Throw a Dinner Party
Design for cooking and eating experience
Hosting family and friends is something many people avoid doing these days because of the behind-the-scenes labor of prepping and cooking a meal.
At Blue Apron, the customer experience and design team developed the dinner party box with small kitchen owners in mind. Our goal was to ease the stress of home chefs and to create an intuitive, accessible, and user-friendly process. This is the first time that Blue Apron pursued a multicourse product, which had many layers of problems that needed to be solved.
1. Communication between internal teams
This project had different systems and the first thing needed was a concise way for the product to be understood by internal teams. As a systems thinker and human-centric designer, I came up with a visual map to help the different teams to recognize at what points they would be joining the process.
2. The unboxing moment
Our goal was to design a delightful dinner party experience for our customers. After making an online purchase, the period spent waiting for delivery can be stressful for some customers. The unboxing moment is therefore very crucial in terms of the overall experience. At Blue Apron, the core products inside the box are packaged with the separate recipe cards on top of the liner that protects the food. Sometimes these recipe cards fall behind the liner during transport and users have complained about the difficulty of finding the recipes after unboxing. As the dinner party box is more of a luxury item, it needed a new approach to enhance the unboxing moment. I collaborated with a graphic designer from the creative team at Blue Apron to address this issue. We developed a tray which holds the recipe card, which helps keep the box appearing perfectly organized at the moment of unboxing.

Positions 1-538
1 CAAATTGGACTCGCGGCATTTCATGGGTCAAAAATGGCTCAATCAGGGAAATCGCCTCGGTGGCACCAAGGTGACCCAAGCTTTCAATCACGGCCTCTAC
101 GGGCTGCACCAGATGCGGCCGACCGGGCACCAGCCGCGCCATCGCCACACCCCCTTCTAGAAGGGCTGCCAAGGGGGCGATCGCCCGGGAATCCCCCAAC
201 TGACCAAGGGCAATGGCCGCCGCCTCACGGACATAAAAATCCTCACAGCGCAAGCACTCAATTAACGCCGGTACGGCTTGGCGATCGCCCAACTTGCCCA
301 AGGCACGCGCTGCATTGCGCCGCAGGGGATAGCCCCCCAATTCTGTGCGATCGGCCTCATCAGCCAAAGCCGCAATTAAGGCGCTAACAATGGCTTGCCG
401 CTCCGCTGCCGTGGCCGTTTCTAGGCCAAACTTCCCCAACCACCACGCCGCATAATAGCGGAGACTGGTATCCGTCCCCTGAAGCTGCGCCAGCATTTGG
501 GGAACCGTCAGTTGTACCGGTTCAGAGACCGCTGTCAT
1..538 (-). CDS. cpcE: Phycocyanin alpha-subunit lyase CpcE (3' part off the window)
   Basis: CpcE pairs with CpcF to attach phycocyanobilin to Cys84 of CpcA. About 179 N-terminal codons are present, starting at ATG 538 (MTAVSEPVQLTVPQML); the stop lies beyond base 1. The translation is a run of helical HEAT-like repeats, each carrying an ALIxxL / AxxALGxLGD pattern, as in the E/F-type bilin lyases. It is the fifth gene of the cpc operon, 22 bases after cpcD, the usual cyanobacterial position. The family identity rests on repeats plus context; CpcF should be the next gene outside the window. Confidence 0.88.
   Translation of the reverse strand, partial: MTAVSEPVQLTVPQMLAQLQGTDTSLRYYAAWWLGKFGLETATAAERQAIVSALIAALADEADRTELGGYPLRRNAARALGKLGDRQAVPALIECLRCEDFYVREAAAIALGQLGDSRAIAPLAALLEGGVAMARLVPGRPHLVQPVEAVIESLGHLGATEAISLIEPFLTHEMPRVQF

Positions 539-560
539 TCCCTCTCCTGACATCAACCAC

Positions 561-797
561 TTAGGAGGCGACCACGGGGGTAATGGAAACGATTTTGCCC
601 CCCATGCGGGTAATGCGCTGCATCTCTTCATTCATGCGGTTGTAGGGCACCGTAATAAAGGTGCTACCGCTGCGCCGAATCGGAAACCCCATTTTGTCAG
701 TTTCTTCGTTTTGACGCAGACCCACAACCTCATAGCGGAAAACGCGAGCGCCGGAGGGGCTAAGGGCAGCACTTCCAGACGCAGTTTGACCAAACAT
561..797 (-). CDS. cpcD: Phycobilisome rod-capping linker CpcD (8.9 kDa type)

3. Game Plan
There is a four-course meal in the box. As this was the first time Blue Apron created a multicourse product, it was of utmost importance to develop a user experience that would be joyful rather than stressful. My team and I worked with our test kitchen chefs and recipe writers to create one recipe card for four dishes and we called it the Game Plan.
The game plan designed based on the map I created for the internal conversation. The game plan was not only about chef tips and cooking steps but it also helped the home chefs see the whole journey at once. We wanted users to understand when they might take breaks during the (longer than normal Blue Apron) cooking process, how many dishes there would be at the end of the journey, and when they should start to cook and how to prepare their table.
The map divided the project into Blue Apron before, digital experience, fulfilment, physical experience, customer experience, eating, and after. While the details of most of these pieces remain confidential, here I am able to share the digital and physical user experience parts of this process which are available to the public.
4. Connections between operation, sustainability, physical products, and user experience
We realized that there would be many ingredients needed for each box and that they would all be loose inside the box. This situation created many problems ranging from the damage of some vegetables due to over-chilling to the loss of some ingredients during the operations at the fulfilment center.
We needed to design a new system that would help the associates at the fulfilment center know where to place the ingredients inside the box and create fewer steps for them to make boxing more efficient. Any changes in the packaging of the ingredients inside the box would affect the user experience during preparations and cooking. We developed a coding and kitting system idea. We created 4 kits for this: 1) Aromatics and Lemons 2) Chef's Pantry Picks 3) Herbs and Scallions 4) Loose in the Box.
We used geometry codes on the physical packages, on the game plan, and also on the ingredient list. This helps home chefs find the ingredients easier during the prepping and cooking.